Getting Around Same-Origin Policy in Web Browsers


Web browsers enforce a security policy called “Same Origin Policy” in order to protect their users from attacks by malicious web sites. The “Same Origin” policy requires that any attempt by Javascript on a web page to access a web site must go to the same web site that the web page came from.

This protects the user from attacks where a page contains malicious code that would attempt to access another site that the user is currently logged in to and do things as that user that the user most likely wouldn’t want to do, for instance, use Facebook or Gmail to spam other users.

This is a good thing, but occasionally it gets in the way of developers who are trying to do something useful and not malicious. In my case, I’m writing a small Javascript-based app to run in a browser. The app needs to make asynchronous page fetches from web servers running on devices in my house in order to control them. The app utilizes Phonegap to allow it to run as a native iOS app, albeit browser-based. Phonegap disables Same Origin Policy in Mobile Safari (only for Phonegap apps), but I want to write it and debug it on a browser under MacOS X, which is a much more convenient environment to work in.

Thankfully, browsers often provide a way to allow developers to turn off Same Origin Policy temporarily. Unfortunately, different browsers do it different ways.

Google Chrome can be started with an option to turn off the Same Origin Policy. Unfortunately this disables it for the entire browser, until you restart it. I wish there were a way to do this for just one web page or tab.

open -a '/Applications/' --args --disable-web-security
C:\Program Files\Chrome\Chrome.exe --disable-web-security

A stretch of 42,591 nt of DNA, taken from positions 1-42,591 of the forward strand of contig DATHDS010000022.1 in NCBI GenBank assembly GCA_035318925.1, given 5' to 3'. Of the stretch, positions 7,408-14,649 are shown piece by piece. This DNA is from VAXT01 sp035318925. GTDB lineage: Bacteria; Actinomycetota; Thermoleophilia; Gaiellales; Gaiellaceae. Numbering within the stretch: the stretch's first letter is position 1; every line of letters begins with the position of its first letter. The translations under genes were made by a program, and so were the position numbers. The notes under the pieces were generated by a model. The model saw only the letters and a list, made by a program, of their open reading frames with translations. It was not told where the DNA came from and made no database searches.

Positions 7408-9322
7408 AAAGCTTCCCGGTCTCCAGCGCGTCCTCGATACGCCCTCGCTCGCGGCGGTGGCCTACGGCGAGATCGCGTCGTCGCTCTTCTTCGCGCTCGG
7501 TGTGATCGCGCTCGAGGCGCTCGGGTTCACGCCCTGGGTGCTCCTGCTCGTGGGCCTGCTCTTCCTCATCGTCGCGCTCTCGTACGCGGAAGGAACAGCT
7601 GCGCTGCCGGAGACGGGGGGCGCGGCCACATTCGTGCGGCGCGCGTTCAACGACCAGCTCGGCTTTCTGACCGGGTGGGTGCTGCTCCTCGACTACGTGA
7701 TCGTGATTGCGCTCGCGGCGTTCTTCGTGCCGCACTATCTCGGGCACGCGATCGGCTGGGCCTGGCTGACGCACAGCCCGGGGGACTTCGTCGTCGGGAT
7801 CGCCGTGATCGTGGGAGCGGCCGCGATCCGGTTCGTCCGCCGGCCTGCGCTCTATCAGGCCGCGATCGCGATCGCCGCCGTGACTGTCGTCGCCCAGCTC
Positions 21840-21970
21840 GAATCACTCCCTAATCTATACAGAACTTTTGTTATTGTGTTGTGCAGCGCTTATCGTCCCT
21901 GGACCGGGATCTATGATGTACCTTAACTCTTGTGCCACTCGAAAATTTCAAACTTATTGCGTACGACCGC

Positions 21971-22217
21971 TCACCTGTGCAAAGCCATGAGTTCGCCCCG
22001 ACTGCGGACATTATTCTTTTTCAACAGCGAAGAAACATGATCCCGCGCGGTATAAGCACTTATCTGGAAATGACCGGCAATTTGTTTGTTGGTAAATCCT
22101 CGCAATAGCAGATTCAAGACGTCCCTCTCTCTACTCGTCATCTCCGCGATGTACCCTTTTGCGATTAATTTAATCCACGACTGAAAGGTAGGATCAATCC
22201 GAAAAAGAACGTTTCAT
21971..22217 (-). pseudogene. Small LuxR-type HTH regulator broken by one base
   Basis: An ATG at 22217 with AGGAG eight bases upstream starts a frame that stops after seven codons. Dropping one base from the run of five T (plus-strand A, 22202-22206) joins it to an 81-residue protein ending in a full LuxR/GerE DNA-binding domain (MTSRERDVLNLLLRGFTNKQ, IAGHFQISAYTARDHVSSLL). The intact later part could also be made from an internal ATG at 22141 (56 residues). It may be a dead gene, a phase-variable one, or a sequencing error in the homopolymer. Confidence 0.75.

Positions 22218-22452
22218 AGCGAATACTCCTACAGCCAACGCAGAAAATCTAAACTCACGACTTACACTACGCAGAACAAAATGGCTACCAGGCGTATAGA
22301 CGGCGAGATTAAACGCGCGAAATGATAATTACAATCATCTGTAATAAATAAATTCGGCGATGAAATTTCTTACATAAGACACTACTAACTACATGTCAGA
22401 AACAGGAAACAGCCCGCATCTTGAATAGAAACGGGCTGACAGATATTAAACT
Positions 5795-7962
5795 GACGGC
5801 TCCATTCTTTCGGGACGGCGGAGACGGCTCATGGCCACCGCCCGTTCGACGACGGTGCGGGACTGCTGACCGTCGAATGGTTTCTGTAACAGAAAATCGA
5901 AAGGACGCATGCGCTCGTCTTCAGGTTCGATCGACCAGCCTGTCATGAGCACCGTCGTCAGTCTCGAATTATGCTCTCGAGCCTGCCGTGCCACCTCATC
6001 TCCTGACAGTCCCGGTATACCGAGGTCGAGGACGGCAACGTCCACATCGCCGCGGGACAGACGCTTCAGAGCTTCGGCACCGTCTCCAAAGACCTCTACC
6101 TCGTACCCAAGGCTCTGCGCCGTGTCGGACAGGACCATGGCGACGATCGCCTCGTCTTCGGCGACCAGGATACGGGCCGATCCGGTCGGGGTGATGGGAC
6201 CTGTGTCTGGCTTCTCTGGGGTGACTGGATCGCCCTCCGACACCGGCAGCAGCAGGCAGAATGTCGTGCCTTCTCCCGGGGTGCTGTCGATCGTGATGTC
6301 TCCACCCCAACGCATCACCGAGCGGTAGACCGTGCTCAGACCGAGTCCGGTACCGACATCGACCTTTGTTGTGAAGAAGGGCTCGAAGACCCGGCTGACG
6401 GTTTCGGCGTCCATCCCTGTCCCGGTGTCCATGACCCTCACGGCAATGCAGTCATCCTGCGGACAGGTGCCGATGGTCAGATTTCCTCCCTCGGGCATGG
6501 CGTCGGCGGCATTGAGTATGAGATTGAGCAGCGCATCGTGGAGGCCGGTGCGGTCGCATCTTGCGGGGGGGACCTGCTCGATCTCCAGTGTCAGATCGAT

(or wherever Chrome is stored on your computer)

Apple’s Safari offers a similar mechanism:

open -a '/Applications/' --args --disable-web-security
C:\Program Files\Safari\Safari.exe --disable-web-security

Firefox has a nicer solution. Any Javascript application can request that Same Origin Policy be relaxed for it. The browser will confirm with the user.

try {"UniversalBrowserRead");
} catch (e) {
    alert("UniversalBrowserRead failed");

These days I do most of my web development using Google’s Chrome, but Firefox’s solution to my problem will bring me back to it, at least for this project.

I’m developing under MacOS X so whatever difficulty there may be disabling Same Origin Policy in Internet Explorer doesn’t matter to me. I also don’t have any information on disabling it in Opera.

WebDev: jQuery, JSON, IE and Caching

When you bookmark a listing the icon changes from a heart with a plus sign to a heart with a minus sign, the count of the number of times the the listing was bookmarked is updated and a message is displayed that confirms the item was bookmarked. … The first thing I tried was to make sure that my server returned a header in the response to tell the client not to cache the results. … GET is meant to be idempotent, no ill effects if it’s repeated (a request to move to position 8 is idempotent; a request to move to the next position is not). … Just add this to your jQuery initialization code: $.postJSON = function(url, data, callback) { $.post(url, data, callback, “json”); Changing my code to use postJSON() instead of getJSON() solved the problem.

Offline jQuery Documentation for MacOS X

I don’t always have reliable online access when I’m coding – in particular, I was on a bus today for a couple of hours and didn’t always have Internet access. There are a couple of dashboard widgets for MacOS X which I found that helped out on the jQuery documentation front. … This widget is designed for browsing… click around in it, but don’t expect to search it. … This widget is designed for searching – if you know what you’re looking for, you can find it quickly.